Well, x64 architecture support CPUID instruction, too… And IA64 is deadbeef…

  7. Alexandre Grigoriev says:

    For what it’s worth, by optimizing structure layout in my storport miniport (decouplind processor-specific data from globally used, forcing cache line alignment) I was able to reduce CPU consumption per command by some 5%. Now, I’m almost hitting the OS limit (which I measured by short-circuiting the requests).

  8. dave says:

    What are the advantages of this method over using the CPUID instruction, which is supported on any OS running

    Does the OS really "support" the instruction?

    I suspect the actual situation is that the OS has no interest in your use of the instruction, successful or otherwise.

    But in any case, the advantage of using an OS-provided API rather than an architecture-specific instruction is that, you know, you get to be independent of processor architecture.

  9. Philip says:

    If you don’t want to bother being architecture-independent, you might as well just write:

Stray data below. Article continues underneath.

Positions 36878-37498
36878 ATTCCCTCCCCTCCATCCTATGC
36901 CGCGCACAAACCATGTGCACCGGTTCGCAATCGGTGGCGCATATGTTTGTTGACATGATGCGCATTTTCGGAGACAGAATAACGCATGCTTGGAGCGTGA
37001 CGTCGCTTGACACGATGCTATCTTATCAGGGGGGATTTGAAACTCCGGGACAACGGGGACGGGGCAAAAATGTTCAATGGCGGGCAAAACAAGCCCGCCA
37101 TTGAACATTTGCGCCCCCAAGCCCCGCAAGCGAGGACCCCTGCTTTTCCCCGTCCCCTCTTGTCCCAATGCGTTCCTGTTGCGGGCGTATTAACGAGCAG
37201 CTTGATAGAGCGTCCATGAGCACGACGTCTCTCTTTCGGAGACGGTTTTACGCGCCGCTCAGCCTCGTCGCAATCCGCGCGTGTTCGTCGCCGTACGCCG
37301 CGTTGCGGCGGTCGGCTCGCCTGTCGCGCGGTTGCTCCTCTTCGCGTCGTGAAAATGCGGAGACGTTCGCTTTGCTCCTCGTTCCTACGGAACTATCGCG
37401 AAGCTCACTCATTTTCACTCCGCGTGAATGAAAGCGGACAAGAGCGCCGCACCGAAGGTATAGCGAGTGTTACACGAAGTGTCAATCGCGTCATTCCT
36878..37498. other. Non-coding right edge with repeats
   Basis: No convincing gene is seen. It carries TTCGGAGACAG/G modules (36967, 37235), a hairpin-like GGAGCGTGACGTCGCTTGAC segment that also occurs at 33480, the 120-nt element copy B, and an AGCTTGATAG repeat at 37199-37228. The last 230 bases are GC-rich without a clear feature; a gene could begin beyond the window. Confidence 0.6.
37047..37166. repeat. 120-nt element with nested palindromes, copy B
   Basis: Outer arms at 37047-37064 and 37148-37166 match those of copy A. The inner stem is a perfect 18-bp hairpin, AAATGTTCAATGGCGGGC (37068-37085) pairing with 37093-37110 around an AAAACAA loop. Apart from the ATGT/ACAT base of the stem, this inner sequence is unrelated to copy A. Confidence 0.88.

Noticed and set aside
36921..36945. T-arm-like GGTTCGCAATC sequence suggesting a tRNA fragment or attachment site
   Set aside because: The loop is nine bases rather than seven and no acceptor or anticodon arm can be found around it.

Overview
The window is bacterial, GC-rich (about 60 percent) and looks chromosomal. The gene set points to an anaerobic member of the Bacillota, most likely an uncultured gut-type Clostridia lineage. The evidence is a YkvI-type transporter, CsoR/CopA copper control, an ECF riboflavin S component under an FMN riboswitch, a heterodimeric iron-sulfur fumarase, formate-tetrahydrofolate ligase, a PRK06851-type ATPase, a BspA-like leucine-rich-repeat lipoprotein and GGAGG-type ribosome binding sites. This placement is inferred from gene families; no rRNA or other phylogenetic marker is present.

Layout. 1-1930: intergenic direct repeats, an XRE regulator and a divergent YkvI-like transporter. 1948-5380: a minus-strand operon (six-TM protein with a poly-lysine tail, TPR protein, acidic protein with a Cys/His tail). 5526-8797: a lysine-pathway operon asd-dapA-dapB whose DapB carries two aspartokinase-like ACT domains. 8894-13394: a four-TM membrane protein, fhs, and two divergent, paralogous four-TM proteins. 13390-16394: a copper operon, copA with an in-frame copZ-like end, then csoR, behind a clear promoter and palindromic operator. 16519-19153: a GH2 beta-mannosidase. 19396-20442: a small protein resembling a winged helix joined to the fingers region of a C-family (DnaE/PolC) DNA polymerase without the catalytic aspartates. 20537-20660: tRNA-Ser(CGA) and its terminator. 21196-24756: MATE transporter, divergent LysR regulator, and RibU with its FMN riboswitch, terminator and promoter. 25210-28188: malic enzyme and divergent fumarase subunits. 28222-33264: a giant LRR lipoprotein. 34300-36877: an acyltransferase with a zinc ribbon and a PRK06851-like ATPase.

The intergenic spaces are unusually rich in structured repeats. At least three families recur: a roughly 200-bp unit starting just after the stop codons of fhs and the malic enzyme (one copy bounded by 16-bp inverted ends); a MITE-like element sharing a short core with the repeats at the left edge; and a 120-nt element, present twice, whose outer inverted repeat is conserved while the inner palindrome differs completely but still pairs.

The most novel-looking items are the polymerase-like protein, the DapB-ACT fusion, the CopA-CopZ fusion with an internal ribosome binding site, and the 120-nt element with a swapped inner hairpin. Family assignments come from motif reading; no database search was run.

#define CACHE_LINE_SIZE 64

    Should be good for modern x86s and saves all this fiddling around with function calls and correctness.

  10. Joe says:

    Windows mobile people!

  11. Zan Lynx says:

    IA64 may be dead’ish. (I don’t agree, I still love the arch but I don’t run Windows on it.)

    But low power computing in the form of netbooks is becoming very popular. Unless Microsoft wants to give that market to Linux they may need to release an ARM Windows-7 at some point.

    You want your application to work without rebuilding a lot of custom x86 code, right? Even if MS does binary recompiling from x86 to ARM (which I think they’d have to for back compatibility reasons) your application would run better in native machine code.

  12. 640k says:

    GetLogicalProcessorInformation are not supported on windows mobile.

  13. Cooney says:

    [Some of us develop for non-x86 Windows. I suspect a lot of people reading this Web site are not running x86 Windows. -Raymond]